Many years ago I worked as a cardiac dietitian in a mid-sized hospital with an active cardiovascular disease unit. I remember many of the patients I worked with but two female patients clearly stand out in my memory.
One was Betty, a thin, white, well-educated 69 year old woman. Her family was shocked that she had had a myocardia infarction (heart attack) because someone like her who was "in good shape" couldn't possibly have heart disease. Her recovery was slow and difficult and it took six months for her to return to her normal lifestyle.
The other patient was Dottie, a large-sized 77 year old white woman who raised five children on a farm in eastern Colorado. She never had a "real job" but she was active and strong from taking care of the farm, her kids, and a large garden that she was very proud of. She also had a heart attack but recovered easily and was back on the farm within 12 weeks.
If you looked at Betty and Dottie, you would probably think that Betty was healthier because she was thin. Dottie's BMI put her in the obese category and she had a higher amount of body fat than Betty. But Dottie had a higher "cardiorespiratory fitness" level (CRF), from her years of working on the farm, and Betty had a low CRF because she was sedentary. This clearly showed me that you cannot judge someone's fitness by their size or weight!
What exactly is CRF? It refers to the ability of the circulatory and respiratory systems to supply oxygen to the body during physical activity. CRF also relates to an individual's ability to perform daily tasks, such as carrying groceries, riding a bicycle, or playing tennis.
How do you measure CRF? A VO2 max test is the most reliable way to measure CRF, but there are also field tests, such as the Rockport One-Mile Walk Test and the Three Minute Step Test that are simple and can be self-administered. While these tests are not quite as accurate as a VO2 max text, they can provide you with a good idea of your current fitness level.
CRF is a critical component of heart health, yet it often goes overlooked. People tend to focus on traditional risk factors such as smoking, high blood pressure, cholesterol, and obesity when thinking about heart disease, but in reality, CRF is a better predictor of heart disease and death than obesity (1,2,3).
In fact, numerous studies have shown that people who are obese but have a high CRF level outlive those who are thin and have a low fitness level (3,4,5). In other words, it's better to be fit and fat than skinny and unfit! Research has also shown that CRF plays a significant role in preventing other diseases like hypertension, diabetes, and some forms of cancer (6).
Although weight loss might help some people to be active, research shows that most people are unable to maintain their weight loss. This is why a growing number of health professionals (including myself) believe that improving CRF, regardless of whether weight loss occurs or not, is a better approach to reducing heart disease risk than pursuing weight loss. If weight loss occurs and is maintained, it's icing on the cake.
This is why I created Women in Motion for my doctoral thesis at Colorado State University. I was tired of doing weight loss counseling when most of my clients would regain the weight they lost after working with me. I realized that they didn't fail at dieting; dieting failed them.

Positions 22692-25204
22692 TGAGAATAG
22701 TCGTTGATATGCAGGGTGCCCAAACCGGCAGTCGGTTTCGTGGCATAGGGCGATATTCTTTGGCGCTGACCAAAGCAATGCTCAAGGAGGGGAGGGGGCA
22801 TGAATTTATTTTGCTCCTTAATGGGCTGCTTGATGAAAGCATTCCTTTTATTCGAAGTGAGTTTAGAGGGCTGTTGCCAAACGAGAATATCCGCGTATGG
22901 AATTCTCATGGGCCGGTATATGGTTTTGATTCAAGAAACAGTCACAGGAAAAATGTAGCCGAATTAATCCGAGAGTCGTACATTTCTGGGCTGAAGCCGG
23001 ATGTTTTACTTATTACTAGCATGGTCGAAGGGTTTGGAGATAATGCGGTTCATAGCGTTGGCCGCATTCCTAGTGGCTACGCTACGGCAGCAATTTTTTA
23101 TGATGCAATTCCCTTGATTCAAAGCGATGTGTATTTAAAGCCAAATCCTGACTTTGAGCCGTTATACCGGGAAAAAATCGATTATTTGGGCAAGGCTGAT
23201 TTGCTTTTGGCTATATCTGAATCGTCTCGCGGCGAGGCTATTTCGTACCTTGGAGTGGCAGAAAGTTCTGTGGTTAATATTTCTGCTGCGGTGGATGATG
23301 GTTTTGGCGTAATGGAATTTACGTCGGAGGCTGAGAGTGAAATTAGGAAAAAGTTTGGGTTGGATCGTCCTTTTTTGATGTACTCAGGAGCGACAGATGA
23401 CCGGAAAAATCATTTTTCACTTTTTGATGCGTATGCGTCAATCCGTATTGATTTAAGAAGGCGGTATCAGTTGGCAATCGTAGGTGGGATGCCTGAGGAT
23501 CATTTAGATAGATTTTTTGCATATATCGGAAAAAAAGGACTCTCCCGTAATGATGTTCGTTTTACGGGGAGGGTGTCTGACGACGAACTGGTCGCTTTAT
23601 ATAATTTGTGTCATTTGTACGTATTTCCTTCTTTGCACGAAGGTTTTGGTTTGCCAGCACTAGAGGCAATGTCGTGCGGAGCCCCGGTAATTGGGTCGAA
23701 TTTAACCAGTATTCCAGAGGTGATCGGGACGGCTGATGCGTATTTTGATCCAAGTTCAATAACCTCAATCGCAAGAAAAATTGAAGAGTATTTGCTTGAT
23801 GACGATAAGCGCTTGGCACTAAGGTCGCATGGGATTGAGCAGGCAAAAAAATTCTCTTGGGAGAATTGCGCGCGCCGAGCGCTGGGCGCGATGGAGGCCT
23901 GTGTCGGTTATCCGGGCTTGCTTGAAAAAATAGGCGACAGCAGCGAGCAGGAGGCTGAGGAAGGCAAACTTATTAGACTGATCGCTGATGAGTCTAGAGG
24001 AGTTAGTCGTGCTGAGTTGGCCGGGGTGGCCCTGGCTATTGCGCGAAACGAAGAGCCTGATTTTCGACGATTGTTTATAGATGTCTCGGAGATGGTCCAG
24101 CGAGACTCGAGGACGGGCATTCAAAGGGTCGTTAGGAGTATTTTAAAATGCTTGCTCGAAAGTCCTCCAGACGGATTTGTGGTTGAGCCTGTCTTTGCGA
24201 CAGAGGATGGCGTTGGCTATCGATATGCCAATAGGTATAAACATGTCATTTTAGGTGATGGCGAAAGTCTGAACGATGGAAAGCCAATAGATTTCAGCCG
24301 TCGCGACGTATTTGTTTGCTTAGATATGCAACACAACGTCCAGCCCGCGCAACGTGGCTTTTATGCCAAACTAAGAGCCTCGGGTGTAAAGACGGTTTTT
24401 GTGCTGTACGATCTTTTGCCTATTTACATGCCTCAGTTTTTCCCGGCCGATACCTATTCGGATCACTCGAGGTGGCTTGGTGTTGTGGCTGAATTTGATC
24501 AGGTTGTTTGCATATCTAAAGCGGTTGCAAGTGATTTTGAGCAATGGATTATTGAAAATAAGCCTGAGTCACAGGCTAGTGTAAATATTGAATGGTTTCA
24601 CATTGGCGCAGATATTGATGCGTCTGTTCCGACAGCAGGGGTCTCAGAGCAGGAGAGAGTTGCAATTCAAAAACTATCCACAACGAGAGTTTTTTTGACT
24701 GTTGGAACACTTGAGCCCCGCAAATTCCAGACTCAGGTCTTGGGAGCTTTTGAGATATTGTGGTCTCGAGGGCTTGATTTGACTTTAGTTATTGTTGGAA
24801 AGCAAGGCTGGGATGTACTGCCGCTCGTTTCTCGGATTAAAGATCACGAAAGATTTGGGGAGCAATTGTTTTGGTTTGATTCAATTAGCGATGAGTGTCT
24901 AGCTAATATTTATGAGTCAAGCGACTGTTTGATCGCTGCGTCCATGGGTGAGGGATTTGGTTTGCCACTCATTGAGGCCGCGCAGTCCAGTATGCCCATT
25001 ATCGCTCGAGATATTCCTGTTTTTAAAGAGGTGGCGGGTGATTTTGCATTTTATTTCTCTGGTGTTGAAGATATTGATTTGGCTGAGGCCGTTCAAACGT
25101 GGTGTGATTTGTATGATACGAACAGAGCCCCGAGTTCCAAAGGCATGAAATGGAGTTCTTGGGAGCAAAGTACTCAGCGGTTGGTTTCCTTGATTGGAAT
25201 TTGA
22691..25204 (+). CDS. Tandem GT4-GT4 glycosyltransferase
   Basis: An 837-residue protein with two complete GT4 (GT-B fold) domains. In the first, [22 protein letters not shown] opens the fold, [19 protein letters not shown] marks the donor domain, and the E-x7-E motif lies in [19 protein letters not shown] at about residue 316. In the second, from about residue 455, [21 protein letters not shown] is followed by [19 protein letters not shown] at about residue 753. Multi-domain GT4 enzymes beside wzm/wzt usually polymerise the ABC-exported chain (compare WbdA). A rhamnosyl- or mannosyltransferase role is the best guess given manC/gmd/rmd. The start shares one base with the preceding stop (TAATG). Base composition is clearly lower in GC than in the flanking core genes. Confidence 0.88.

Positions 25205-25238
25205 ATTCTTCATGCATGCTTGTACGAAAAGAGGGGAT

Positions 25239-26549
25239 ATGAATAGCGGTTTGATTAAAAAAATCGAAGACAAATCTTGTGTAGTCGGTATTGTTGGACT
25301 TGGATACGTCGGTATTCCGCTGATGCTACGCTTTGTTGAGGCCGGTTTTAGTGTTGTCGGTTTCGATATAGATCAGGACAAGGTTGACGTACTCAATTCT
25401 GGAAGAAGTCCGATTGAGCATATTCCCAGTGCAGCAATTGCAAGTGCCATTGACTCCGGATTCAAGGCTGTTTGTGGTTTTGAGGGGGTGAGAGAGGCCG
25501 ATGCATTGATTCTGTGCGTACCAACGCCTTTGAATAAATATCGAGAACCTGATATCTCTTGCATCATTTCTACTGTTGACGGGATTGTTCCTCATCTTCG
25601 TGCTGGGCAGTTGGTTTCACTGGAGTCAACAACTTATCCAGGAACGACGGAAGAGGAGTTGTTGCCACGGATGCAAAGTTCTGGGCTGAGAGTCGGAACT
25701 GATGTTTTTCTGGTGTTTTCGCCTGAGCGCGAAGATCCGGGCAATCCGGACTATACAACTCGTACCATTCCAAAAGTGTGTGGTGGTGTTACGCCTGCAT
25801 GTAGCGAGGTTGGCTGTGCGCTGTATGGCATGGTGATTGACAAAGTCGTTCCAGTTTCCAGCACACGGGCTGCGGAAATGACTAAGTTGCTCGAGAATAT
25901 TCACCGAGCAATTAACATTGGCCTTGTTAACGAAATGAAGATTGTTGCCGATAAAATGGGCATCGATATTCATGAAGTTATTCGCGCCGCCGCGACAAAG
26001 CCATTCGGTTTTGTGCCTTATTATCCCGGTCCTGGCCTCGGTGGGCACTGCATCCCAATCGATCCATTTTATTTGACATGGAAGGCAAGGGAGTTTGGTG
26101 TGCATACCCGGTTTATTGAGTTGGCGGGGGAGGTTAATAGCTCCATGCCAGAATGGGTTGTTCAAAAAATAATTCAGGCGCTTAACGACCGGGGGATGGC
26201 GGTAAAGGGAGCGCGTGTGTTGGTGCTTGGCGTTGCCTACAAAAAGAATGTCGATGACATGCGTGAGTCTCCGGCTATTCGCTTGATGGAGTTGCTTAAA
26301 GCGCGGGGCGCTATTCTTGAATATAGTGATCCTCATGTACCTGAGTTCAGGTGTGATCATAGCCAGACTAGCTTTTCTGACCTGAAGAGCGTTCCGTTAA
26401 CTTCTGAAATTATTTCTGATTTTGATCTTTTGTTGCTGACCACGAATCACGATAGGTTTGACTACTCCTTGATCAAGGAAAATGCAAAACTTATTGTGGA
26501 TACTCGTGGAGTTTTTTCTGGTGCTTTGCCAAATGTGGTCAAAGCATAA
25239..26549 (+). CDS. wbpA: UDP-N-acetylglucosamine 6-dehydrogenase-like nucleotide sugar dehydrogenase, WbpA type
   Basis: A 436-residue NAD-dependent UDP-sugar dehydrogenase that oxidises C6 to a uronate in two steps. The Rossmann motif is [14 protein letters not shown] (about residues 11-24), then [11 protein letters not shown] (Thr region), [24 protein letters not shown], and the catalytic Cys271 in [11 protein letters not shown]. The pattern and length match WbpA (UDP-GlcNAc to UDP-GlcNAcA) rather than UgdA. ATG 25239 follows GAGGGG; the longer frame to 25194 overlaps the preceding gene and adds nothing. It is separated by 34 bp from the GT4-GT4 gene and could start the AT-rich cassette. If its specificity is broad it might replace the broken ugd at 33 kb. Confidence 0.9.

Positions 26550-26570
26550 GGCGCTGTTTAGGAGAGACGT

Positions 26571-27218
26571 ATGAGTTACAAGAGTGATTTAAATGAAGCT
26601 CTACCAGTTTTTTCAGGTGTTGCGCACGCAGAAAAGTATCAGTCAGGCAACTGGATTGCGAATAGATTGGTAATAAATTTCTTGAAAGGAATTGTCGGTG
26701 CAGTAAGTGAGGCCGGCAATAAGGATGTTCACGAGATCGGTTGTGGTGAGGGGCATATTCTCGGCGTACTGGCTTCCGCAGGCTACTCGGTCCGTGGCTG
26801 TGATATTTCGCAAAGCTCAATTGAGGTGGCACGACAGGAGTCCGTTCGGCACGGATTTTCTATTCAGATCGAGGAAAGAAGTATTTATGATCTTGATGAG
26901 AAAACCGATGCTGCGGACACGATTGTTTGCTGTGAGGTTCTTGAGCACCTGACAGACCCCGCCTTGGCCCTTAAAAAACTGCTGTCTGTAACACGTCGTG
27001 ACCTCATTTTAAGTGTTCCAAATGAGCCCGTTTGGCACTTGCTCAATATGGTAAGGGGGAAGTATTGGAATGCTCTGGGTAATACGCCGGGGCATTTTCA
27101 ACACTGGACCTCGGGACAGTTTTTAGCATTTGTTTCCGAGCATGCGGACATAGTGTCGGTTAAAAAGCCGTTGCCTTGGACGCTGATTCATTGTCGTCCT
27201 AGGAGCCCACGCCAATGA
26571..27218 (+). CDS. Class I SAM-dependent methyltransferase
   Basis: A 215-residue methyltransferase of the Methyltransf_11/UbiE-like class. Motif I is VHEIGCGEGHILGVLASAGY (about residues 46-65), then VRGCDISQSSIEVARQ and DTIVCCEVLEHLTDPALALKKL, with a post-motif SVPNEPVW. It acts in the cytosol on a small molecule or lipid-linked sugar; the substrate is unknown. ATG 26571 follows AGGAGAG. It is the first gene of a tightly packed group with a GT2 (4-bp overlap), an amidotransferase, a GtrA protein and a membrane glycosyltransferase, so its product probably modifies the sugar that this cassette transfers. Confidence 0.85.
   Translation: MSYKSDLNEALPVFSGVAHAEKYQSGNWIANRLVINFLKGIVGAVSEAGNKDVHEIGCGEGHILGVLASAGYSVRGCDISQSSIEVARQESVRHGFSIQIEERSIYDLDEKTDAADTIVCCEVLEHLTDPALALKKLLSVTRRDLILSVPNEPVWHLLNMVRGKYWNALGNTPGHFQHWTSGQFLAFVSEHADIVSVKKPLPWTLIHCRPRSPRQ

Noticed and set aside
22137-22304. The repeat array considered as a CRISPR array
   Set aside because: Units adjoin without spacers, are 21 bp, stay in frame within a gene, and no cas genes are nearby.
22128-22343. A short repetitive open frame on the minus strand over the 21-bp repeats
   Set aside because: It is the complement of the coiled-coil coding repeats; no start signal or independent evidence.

I decided to try a new method for helping women reduce their risk for chronic health conditions without the added stress of dieting by using a weight-neutral approach to active living and improved CRF, as shown in the diagram by Gaesser and Angad below (6). The program not only focused on CRF, but also placed a strong emphasis on improved nutrition and strength training, as both are key components of overall health and quality of life.
Thus, the ultimate goal for Women in Motion is two-fold: to reduce the risk of chronic health conditions through increased physical strength and fitness, and to enhance the quality of life for the participants by making daily activities easier and allowing them to do the things they wanted to do.
So, if you're a woman and you want to live a long active life, being physically capable of doing the activities that bring you joy, consider joining Women in Motion! In other words, be like Dottie, not Betty!
1) Laukkanen JA, Kurl S, Salonen R, Rauramaa R, Salonen JT. The predictive value of cardiorespiratory fitness for cardiovascular events in men with various risk profiles: a prospective population-based cohort study. Eur Heart J. 2004; 25:1428–1437. doi: 10.1016/j.ehj.2004.06.013.
2) Barry, VW, Baruth, M, Beets, MW, Durstine, JL, Liu, J, and Blair, SN. Fitness vs. fatness on all-cause mortality: a meta-analysis. Prog. Cardiovasc. Dis. 2014; 56, 382–390.
3) Blair SN, Kohl HW, Paffenbarger RS, Clark DG, Cooper KH, Gibbons LW. Physical fitness and all-cause mortality: a prospective study of healthy men and women. JAMA. 1989; 262:2395–2401.
4) Sui X, LaMonte MJ, Blair SN. Cardiorespiratory fitness as a predictor of nonfatal cardiovascular events in asymptomatic women and men. Am J Epidemiol. 2007; 165:1413–1423. doi: 10.1093/aje/kwm031.
5) Sawada SS, Lee IM, Naito H, Kakigi R, Goto S, Kanazawa M, Okamoto T, Tsukamoto K, Muto T, Tanaka H, Blair SN. Cardiorespiratory fitness, body mass index, and cancer mortality: a cohort study of Japanese men. BMC Public Health. 2014; 14:1012. doi: 101186/1471-2458-14-1012.
6) Lee DC, Artero EG, Sui X, Blair SN. Mortality trends in the general population: the importance of cardiorespiratory fitness.J Psychopharmacol. 2010; 24(suppl):27–35.
7) Gaessar, G, Angad, Siddhartha S. Obesity treatment: Weight loss versus increasing fitness and physical activity for reducing health risks. iScience 24, 102995, 2021.